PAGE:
I have a trusted html file containing a script that handles sensitive information. When I open it in Chrome 108 on Android, it says:

enter image description here

What is this about?

The above warning seems to appear independently of the method that file.html uses for communication. In fact, it appears even if file.html does not communicate at all! Clicking the "Details" link reveals the following:

enter image description here

This message seems to raise suspicion about the integrity of file.html itself. This is a file that I securely installed on my filesystem myself. Is Chrome saying that an attacker may have modified this file? How does Chrome let attackers modify local files in My Documents?

Or perhaps the message is in error? When I click on the "What do these mean?" link, Chrome seems to think I'm using plain http:// and not file://: enter image description here

I am well aware that Chrome has issues with plain http:// (even on secure ports). But file:// is a different matter, as securing users' files is fundamental to system administration (assuming any software can be trusted at all). Local file access should be no less secure than any other method of obtaining a file from someone whom I am entrusting with my sensitive information. (In fact, local file access typically seems to be a necessary step in preparing delivery via other methods).

Of course, in some browsers, I also have to trust a script running under file:// not to read my local files. But then my files would already be stolen by the time I see this warning. Maybe Chrome is warning me not to enter local filenames? But that's not "passwords or credit cards", so Chrome's warning still doesn't seem to make sense.

Is there a logic to Chrome's warning about entering sensitive information into a page running as file://?

1 Answer 1



This message is a design flaw in Chrome. Chrome does not explicitly address the "file:" scheme. Simply put, if the resource has no valid certificate, it is considered as not secure.


This message makes only sense for resources that you access via network. In case of a local file system there is nobody between your browser and your file system, and the browser loads exactly the contents stored in the file system. We assume that the system is not compromised, because in the compromised system everything can happen and any discussion makes no sense.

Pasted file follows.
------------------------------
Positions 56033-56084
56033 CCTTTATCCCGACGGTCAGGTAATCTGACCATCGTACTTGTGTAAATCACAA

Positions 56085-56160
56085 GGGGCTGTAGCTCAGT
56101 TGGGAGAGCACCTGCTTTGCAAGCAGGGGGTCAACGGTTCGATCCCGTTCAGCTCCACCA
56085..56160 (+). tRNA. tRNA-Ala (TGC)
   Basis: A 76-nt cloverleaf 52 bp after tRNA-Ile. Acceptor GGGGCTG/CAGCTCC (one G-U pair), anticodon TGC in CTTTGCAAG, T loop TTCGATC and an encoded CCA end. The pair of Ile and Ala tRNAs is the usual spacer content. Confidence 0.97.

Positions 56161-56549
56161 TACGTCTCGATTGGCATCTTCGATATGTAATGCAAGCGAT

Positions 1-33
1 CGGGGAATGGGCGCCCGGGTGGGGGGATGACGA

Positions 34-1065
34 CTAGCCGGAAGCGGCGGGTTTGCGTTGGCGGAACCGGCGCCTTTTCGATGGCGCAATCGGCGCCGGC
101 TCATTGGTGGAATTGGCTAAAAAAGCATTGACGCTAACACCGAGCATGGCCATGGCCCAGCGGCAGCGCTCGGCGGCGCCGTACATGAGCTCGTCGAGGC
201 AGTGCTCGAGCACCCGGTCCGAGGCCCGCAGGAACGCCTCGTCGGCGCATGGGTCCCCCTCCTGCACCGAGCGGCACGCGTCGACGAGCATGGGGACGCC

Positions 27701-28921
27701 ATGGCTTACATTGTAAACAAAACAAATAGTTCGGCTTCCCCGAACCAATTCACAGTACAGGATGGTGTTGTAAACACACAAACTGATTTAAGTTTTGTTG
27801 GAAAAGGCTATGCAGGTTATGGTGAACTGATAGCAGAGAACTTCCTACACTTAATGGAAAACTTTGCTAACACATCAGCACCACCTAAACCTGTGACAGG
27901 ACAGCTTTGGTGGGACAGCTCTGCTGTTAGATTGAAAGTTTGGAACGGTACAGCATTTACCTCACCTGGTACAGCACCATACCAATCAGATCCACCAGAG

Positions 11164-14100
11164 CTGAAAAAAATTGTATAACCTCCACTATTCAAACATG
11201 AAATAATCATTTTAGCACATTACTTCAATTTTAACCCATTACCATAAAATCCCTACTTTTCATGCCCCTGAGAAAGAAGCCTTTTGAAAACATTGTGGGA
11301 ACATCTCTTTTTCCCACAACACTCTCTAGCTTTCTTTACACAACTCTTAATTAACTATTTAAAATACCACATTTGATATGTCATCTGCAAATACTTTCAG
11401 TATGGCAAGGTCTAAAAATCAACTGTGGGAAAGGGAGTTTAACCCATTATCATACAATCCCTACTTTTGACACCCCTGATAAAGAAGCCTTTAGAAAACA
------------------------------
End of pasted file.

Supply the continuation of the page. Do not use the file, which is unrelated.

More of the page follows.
There might be objections that file system can mount some remote resources insecurely. But the same is true also when you access any web site via https. Despite your connection to their server is secure, their server can access the resources in an insecure way. We don't consider such cases.

Source code

See the source code. The message "Connection is not secure" is defined in page_info_strings.grdp in the constant IDS_PAGE_INFO_NOT_SECURE_SUMMARY_SHORT. This message is generated in case the page source has no valid certificate. See page_info_ui.cc:

      return CreateSecurityDescription(SecuritySummaryColor::RED,

Decision about SITE_IDENTITY_STATUS_NO_CERT is done in page_info.cc

    // HTTP or HTTPS with errors (not warnings).
    if (!security_state::IsSchemeCryptographic(visible_security_state.url) ||
        !visible_security_state.certificate) {
      site_identity_status_ = SITE_IDENTITY_STATUS_NO_CERT;
    } else {

There is no separate handling of "file:" scheme here. Since there is no certificate, it is reported as not secure.

  • Thanks for digging up the source code to confirm that this is a flaw in Chrome. Re: "There might be objections that file system can mount some remote resources insecurely. But the same is true also when you access any web site via https." Spot on. I was wondering the same thing, and came to the same conclusion. And now you've confirmed the true technical reason for the warning: Google's code is (incorrectly) using certificate existence as a proxy for file integrity. (The next question is, how could Google not notice such an obnoxious warning?) Dec 25, 2022 at 20:37
  • 1
    1) There can be many reasons. We can only guess. People do mistakes. People can have different opinions. The issue may have been identified, but prioritized low and closed.
    – mentallurg
    Dec 25, 2022 at 22:04
  • 2) The Google's part of the code is closed source. The open part of the code is not Google's code. It is a code of Chromium community. Some committers work at Google. But the most of them don't.
    – mentallurg
    Dec 25, 2022 at 22:04

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